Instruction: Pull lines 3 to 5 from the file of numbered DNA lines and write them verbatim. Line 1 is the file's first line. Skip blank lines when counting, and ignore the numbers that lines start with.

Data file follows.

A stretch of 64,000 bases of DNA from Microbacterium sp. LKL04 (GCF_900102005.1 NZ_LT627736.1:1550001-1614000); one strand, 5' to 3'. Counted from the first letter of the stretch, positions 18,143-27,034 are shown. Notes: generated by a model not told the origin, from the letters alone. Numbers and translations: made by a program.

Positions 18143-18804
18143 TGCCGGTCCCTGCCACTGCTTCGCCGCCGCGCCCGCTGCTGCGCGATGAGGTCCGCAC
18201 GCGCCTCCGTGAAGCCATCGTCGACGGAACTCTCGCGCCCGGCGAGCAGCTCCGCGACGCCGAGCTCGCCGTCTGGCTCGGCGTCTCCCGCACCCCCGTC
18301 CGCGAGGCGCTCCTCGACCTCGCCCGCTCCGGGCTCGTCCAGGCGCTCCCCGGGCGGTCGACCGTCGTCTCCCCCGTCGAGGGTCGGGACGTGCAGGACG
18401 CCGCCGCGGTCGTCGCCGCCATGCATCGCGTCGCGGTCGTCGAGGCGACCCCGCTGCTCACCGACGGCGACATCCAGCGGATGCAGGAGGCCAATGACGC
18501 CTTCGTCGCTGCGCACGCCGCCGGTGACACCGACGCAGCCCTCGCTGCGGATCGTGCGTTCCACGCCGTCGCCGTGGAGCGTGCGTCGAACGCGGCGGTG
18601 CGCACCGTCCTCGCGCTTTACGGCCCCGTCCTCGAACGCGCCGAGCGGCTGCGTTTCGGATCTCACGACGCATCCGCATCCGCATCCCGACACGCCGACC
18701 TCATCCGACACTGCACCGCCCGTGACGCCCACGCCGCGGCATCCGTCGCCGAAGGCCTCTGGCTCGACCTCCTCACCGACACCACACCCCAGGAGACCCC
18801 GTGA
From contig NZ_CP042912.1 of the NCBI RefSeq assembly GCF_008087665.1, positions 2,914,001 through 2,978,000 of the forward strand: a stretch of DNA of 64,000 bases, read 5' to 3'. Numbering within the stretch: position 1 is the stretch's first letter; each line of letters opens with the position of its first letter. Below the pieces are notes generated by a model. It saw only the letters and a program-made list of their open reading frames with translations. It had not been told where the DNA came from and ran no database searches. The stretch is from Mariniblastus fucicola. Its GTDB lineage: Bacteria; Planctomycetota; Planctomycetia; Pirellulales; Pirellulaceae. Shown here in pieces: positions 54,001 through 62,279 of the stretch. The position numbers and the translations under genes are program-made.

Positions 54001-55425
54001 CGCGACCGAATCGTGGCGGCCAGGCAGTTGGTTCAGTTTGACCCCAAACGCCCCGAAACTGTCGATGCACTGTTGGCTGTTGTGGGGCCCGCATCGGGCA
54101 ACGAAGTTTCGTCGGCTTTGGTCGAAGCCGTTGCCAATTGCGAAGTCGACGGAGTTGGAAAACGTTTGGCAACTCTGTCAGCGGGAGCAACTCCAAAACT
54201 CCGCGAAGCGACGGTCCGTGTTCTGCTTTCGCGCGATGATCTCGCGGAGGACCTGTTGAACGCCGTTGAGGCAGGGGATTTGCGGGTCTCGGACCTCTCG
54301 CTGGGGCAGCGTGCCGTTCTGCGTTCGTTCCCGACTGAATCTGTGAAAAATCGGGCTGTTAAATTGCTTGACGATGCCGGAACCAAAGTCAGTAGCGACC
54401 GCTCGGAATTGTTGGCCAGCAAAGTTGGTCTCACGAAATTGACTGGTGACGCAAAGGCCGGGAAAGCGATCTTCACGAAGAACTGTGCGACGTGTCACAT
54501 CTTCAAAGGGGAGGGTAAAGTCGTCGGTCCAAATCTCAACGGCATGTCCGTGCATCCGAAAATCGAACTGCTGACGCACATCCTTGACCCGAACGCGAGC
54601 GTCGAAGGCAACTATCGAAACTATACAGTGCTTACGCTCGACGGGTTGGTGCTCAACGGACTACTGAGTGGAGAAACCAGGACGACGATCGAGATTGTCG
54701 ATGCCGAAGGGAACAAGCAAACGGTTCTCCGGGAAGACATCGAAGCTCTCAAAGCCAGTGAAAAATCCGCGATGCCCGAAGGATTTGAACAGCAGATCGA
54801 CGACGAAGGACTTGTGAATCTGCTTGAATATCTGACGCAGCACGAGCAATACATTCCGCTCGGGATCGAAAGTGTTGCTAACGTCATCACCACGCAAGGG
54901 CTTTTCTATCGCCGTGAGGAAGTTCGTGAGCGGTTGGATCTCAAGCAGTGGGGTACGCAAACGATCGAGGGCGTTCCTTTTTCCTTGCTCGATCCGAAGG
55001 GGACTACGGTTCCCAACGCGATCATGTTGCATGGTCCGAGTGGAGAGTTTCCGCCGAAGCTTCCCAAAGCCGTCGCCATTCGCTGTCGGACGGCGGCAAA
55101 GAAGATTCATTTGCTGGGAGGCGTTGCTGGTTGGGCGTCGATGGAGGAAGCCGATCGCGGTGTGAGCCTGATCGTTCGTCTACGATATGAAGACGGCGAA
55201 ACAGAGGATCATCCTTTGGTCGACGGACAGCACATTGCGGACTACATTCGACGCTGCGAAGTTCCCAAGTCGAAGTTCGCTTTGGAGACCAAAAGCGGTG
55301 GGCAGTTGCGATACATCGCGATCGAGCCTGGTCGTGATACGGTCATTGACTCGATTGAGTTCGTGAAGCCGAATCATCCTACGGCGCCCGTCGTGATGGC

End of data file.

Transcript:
18143 TGCCGGTCCCTGCCACTGCTTCGCCGCCGCGCCCGCTGCTGCGCGATGAGGTCCGCAC
18201 GCGCCTCCGTGAAGCCATCGTCGACGGAACTCTCGCGCCCGGCGAGCAGCTCCGCGACGCCGAGCTCGCCGTCTGGCTCGGCGTCTCCCGCACCCCCGTC
18301 CGCGAGGCGCTCCTCGACCTCGCCCGCTCCGGGCTCGTCCAGGCGCTCCCCGGGCGGTCGACCGTCGTCTCCCCCGTCGAGGGTCGGGACGTGCAGGACG